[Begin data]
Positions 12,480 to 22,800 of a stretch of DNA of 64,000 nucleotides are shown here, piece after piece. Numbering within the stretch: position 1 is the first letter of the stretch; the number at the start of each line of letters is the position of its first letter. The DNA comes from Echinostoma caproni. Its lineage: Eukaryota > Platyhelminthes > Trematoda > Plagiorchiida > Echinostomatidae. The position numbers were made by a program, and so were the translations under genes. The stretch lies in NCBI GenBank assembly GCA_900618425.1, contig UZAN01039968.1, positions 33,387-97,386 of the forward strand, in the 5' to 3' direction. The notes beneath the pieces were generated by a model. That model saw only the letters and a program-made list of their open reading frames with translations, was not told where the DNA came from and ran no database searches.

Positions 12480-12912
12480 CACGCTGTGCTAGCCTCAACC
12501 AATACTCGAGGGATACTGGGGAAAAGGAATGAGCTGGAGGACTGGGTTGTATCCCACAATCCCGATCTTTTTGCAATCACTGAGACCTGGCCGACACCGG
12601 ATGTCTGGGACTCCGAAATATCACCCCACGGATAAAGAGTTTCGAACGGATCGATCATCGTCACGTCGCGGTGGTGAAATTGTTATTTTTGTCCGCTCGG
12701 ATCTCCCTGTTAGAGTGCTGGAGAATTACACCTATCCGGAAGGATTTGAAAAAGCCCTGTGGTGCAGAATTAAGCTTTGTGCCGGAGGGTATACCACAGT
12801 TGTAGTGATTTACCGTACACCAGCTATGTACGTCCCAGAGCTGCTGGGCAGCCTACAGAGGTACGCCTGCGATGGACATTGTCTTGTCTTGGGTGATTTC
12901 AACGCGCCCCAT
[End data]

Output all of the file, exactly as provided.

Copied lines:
Positions 12,480 to 22,800 of a stretch of DNA of 64,000 nucleotides are shown here, piece after piece. Numbering within the stretch: position 1 is the first letter of the stretch; the number at the start of each line of letters is the position of its first letter. The DNA comes from Echinostoma caproni. Its lineage: Eukaryota > Platyhelminthes > Trematoda > Plagiorchiida > Echinostomatidae. The position numbers were made by a program, and so were the translations under genes. The stretch lies in NCBI GenBank assembly GCA_900618425.1, contig UZAN01039968.1, positions 33,387-97,386 of the forward strand, in the 5' to 3' direction. The notes beneath the pieces were generated by a model. That model saw only the letters and a program-made list of their open reading frames with translations, was not told where the DNA came from and ran no database searches.

Positions 12480-12912
12480 CACGCTGTGCTAGCCTCAACC
12501 AATACTCGAGGGATACTGGGGAAAAGGAATGAGCTGGAGGACTGGGTTGTATCCCACAATCCCGATCTTTTTGCAATCACTGAGACCTGGCCGACACCGG
12601 ATGTCTGGGACTCCGAAATATCACCCCACGGATAAAGAGTTTCGAACGGATCGATCATCGTCACGTCGCGGTGGTGAAATTGTTATTTTTGTCCGCTCGG
12701 ATCTCCCTGTTAGAGTGCTGGAGAATTACACCTATCCGGAAGGATTTGAAAAAGCCCTGTGGTGCAGAATTAAGCTTTGTGCCGGAGGGTATACCACAGT
12801 TGTAGTGATTTACCGTACACCAGCTATGTACGTCCCAGAGCTGCTGGGCAGCCTACAGAGGTACGCCTGCGATGGACATTGTCTTGTCTTGGGTGATTTC
12901 AACGCGCCCCAT